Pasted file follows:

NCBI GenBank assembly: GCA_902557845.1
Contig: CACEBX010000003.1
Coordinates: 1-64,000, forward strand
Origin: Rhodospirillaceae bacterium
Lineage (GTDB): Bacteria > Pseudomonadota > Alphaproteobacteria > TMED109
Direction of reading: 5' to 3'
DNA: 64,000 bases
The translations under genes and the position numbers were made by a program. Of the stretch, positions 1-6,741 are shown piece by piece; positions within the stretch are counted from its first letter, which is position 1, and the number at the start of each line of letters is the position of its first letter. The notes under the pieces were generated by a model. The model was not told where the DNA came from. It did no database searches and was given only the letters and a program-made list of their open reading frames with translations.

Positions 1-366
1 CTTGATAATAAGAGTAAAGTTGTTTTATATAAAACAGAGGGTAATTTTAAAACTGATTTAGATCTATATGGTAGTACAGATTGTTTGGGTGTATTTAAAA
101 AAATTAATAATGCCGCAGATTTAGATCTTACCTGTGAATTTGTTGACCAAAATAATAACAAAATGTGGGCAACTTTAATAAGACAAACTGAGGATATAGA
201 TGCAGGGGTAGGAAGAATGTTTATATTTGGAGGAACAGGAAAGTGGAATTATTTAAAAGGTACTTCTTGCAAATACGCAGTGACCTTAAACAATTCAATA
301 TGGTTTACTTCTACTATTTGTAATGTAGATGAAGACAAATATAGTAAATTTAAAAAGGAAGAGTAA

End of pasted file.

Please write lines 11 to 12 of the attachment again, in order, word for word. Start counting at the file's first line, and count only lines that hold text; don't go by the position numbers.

101 AAATTAATAATGCCGCAGATTTAGATCTTACCTGTGAATTTGTTGACCAAAATAATAACAAAATGTGGGCAACTTTAATAAGACAAACTGAGGATATAGA
201 TGCAGGGGTAGGAAGAATGTTTATATTTGGAGGAACAGGAAAGTGGAATTATTTAAAAGGTACTTCTTGCAAATACGCAGTGACCTTAAACAATTCAATA